Music of the Sun and Stars
This project promoted high-impact, internationally leading science that uses the “music of the stars”, the fields of helioseismology and asteroseismology, to study the structure and evolution of the Sun and stars (including stars hosting exoplanets) by observation of their natural oscillations. We wanted to inspire and educate schoolchildren (11+) and the general public through the use of a novel combination of science and art. The prime aim was to convey a sense of wonder, the take-home messages being “stars ring just like musical instruments”, and that science furthering our understanding of the universe follows from our observations of stars. This project was supported by an IOP public engagement grant.
Summary of activity:
The project combines a four-channel sound installation, “5-minute oscillations of the Sun”, created from actual helioseismic data by the sound artist Caroline Devine, with animated educational material explaining the origins, observations and use of data on oscillations of the Sun. The installation is hosted at the “Thinktank” Birmingham Science Museum, in the area where guests wait prior to entering the planetarium shows. Some of the slides in the animation contain Quick Response (QR) codes, linking to a “landing” webpage that contains more information on the science, with opportunities to look at real, live data being collected on oscillations of the Sun by the Birmingham Solar-Oscillations Network (BiSON). There is also a link to our research group’s outreach pages, including our Google+ page; and to Caroline Devine’s pages (including information on her being shortlisted for the British Composer Awards 2013, for the composition used in this installation).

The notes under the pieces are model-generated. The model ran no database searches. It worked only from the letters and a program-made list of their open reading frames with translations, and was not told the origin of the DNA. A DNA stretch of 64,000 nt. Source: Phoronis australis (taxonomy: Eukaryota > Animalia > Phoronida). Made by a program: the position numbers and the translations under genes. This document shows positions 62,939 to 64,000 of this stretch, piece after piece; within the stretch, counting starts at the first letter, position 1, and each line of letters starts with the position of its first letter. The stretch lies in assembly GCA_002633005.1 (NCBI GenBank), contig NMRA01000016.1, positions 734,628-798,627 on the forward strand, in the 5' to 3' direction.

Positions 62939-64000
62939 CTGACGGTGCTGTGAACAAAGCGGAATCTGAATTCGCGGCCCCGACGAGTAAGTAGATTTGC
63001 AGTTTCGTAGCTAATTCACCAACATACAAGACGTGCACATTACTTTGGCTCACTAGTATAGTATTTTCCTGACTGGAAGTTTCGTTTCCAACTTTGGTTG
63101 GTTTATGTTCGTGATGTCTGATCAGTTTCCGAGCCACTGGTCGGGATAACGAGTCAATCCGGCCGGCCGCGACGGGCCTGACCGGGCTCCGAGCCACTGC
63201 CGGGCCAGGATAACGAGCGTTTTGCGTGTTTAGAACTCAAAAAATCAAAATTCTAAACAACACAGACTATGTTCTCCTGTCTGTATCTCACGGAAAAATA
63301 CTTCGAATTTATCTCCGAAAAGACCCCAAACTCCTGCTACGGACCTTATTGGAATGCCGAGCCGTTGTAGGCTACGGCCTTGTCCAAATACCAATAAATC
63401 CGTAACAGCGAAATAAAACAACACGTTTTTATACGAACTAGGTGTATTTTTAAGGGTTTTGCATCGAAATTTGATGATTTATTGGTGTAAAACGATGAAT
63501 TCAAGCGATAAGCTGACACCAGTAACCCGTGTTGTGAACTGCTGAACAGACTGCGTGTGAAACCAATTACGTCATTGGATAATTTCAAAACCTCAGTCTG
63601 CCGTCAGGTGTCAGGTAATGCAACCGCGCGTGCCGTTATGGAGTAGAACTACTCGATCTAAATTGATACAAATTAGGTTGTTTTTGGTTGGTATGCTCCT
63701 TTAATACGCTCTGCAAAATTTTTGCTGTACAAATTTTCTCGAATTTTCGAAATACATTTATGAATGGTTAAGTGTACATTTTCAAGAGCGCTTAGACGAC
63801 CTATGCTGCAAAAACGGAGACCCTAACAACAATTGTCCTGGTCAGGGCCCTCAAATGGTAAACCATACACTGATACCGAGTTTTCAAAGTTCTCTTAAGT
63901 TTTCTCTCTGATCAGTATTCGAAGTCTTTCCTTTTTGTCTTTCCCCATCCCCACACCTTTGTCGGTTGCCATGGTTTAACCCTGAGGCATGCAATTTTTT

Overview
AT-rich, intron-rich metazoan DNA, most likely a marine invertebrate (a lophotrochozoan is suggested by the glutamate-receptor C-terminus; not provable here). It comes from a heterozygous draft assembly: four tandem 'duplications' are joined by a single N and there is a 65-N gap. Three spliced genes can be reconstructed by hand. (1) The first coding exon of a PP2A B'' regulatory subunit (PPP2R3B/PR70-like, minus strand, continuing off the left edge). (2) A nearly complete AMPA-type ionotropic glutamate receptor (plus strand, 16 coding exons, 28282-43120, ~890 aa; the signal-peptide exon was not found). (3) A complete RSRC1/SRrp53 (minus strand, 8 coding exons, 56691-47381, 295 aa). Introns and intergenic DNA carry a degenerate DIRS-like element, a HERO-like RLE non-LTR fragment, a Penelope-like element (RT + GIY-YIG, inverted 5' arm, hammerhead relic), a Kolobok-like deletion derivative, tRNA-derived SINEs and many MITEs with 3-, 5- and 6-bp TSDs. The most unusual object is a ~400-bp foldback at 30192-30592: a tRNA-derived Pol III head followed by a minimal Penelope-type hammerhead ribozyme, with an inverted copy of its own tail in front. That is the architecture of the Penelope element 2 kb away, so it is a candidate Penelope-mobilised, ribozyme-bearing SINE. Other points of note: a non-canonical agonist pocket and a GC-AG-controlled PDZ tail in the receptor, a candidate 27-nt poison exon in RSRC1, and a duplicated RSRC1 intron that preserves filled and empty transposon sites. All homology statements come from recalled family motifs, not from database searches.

We evaluated the project against its aims and objectives through three methods:
- Questionnaires issued to guests at Thinktank;
- Informal discussions with guests at Thinktank; and
- Statistics on visits to the webpage associated with the installation.
What went well:
Over 90% of our respondents returned “agreed” or “strongly agreed” responses to our questionnaires. The best-scoring question asked whether the activity made the visitors want to find out more. Written/commented responses were dominated by returns indicating surprise, interest and enthusiasm with the concept that the Sun rings like a musical instrument. Encouragingly, there was no significant difference in returns based on the age of the respondents, indicating that we had success in conveying our main message to children (further reinforced by some of the written comments given by children).
What was learned:
Not to underestimate the appetite of the public for detail and information. Our feedback indicated that we could have included more information in the animated presentation of the science; moreover, our animation, which initially was set to run on a 4-minute loop, could have run for longer including more background on the science.
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